PROVIDENCE, R.I. (WPRI) — Waterplace Park in Providence is Rosalie Jalbert’s “happy place.”
That’s because her late husband, engineer Ronald Jalbert, designed the space during the Providence River relocation project in the 80s.
“He was very proud of his work,” Jalbert said. “He passed away in 1996, so Waterplace Park is a very special place to me, my family and my friends.”
“He had colon cancer,” she continued. “When he was diagnosed in 1994, he was supposed to live for four more months … and he lived two more years. I believe it was the project that kept him alive all that time.”
Since his passing, the capital city has installed two plaques honoring his work. Both plaques include a photo of her husband and architect William Warner, who also helped make Waterplace Park a reality.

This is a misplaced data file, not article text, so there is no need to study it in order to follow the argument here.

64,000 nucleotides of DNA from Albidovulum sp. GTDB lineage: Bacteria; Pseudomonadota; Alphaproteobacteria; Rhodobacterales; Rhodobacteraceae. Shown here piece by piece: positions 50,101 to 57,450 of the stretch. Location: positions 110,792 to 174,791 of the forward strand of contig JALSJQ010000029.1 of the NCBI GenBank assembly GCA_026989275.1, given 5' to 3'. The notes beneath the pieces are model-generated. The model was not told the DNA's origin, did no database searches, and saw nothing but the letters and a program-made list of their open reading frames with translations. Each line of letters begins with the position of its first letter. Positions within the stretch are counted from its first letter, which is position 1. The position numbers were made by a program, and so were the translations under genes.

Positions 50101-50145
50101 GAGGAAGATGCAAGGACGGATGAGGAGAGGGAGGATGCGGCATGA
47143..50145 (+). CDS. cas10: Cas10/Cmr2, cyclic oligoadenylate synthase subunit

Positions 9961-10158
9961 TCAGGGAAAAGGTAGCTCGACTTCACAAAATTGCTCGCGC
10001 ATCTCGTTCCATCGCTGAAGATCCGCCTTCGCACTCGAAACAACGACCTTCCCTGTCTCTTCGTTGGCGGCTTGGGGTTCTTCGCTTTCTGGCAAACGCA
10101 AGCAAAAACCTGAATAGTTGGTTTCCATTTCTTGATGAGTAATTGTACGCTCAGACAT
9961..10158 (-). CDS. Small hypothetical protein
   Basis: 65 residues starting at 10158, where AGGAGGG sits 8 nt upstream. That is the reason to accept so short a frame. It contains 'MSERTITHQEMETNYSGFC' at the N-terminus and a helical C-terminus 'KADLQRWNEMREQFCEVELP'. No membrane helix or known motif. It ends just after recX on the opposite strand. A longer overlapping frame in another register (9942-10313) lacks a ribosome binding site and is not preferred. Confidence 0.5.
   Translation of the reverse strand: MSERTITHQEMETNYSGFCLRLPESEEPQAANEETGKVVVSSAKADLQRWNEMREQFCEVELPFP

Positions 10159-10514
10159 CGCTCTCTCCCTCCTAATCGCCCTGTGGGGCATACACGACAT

Jalbert said in 2020, she noticed vandals had targeted one of the plaques, though it wasn’t nearly as bad as it is now.
She showed 12 News the damage that has been done to the plaque over the years Wednesday afternoon.
“It’s heartbreaking … I’m absolutely shocked,” she said. “You can barely see the picture.”
Jalbert said she’s unsure how long the plaque has been covered in layers of graffiti, adding she hasn’t been able to visit Waterplace Park in quite some time.
She hopes that her story will remind everyone that vandalism is damaging more than just the plaque itself.
“It’s not a building,” she said. “It’s a very special plaque, and it’s sad that somebody would desecrate it.”
Jalbert tells 12 News she has contacted the city about removing the paint, and has also filed a police report.